Cellular Intimidation in the Ukraine

bigbrothercellUkraine has been the scene of recent civil unrest.  Clashes with police in the capital city of Kiev have become commonplace.  Looting, fires, injuries and fatalities are on the rise.  Even the use of catapults has been documented.

Opposition leaders have accused the government of provoking the turmoil by creating violent factions within the protesters.  Sowing the seeds of dissent has long been an effective way to quell large protests.  This strategy incorporates the basic Roman principle of “divide and conquer.”  Nothing new there.

Of particular interest are the recent actions taken by the Ukrainian government.  Laws restricting the right to publicly assemble have gone into effect.  There has been a crackdown on wearing masks and helmets.  Erecting tents and sound systems now require special permits.

But the greatest concern revolves around something that occurred on January 21, 2014.  An ominous, bulk text message was disseminated.  It targeted everyone in the vicinity of the protests.

“Dear subscriber, you are registered as a participant in a mass disturbance.”

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From an Orwellian perspective, this is like feeding any hope of a social contract between a government and its citizenry directly into a paper shredder.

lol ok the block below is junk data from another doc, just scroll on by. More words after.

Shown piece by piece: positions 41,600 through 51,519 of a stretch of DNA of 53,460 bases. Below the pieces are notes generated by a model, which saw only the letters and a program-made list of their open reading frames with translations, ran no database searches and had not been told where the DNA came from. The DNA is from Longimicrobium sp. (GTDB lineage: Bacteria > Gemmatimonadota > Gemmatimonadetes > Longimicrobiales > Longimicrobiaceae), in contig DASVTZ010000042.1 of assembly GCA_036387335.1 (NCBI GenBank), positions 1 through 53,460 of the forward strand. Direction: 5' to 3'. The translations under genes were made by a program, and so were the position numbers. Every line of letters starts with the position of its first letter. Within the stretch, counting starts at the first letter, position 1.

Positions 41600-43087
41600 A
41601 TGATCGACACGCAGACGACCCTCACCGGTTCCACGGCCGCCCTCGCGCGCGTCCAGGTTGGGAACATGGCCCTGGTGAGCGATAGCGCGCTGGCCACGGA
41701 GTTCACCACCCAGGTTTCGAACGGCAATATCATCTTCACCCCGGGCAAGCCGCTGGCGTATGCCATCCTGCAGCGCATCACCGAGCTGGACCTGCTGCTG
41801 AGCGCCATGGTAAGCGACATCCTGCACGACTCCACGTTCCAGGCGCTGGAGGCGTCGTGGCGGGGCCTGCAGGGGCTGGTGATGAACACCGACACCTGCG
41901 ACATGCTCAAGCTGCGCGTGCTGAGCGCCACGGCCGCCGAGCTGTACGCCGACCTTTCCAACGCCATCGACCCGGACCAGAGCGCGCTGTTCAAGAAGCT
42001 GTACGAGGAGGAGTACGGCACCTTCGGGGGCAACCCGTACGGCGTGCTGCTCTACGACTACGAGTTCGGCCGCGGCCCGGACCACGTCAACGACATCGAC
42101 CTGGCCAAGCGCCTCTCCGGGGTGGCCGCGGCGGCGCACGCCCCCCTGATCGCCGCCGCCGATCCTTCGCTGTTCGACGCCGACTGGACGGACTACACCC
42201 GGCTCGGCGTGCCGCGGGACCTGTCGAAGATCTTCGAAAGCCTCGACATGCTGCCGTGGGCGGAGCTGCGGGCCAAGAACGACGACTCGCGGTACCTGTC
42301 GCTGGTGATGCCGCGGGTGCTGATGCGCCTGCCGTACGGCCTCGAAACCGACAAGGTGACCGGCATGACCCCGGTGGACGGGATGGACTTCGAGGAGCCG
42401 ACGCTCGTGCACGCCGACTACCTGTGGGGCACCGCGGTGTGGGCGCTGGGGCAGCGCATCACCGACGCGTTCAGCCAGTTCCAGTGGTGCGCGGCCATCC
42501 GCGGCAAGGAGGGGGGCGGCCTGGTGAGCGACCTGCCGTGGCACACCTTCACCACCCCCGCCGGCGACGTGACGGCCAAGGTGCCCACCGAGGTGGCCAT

Exactly where the message originated from remains a “mystery.”

Three wireless carriers (Kyivstar, MTS and Life) denied any involvement or collusion with the government.  Kyivstar, the largest mobile communication service provider, suggested the possibility of a “pirate” cellphone tower being used to propagate the information.

The phrasing of the message seemed purposely designed to intimidate its recipients.  The specific jargon appears carefully attenuated to echo the sentiment expressed in recent oppressive laws governing the right of assembly.

The ramifications of such an unsolicited, mass text message are designed to set a lingering, menacing precedent.  It doesn’t take a degree in clinical psychology to determine the lasting societal impact.

While this incident is certainly unsettling, it raises an even greater concern as to the prospect of fomenting an artificially generated stampede.  The unfolding crisis in the Ukraine reminds us of just how powerful words can be.  Take a moment and reflect on the consequences of other hypothetical messages and what could happen to unsuspecting crowds elsewhere.

While the mass text in the Ukraine was certainly part of a vindictive agenda, there was still a modicum of restraint.  What would happen if the message incorporated an extreme degree of malicious intent?  An engulfing, blanketing message designed to have a mentally suffocating effect.  If people were to panic, it could get physical really fast.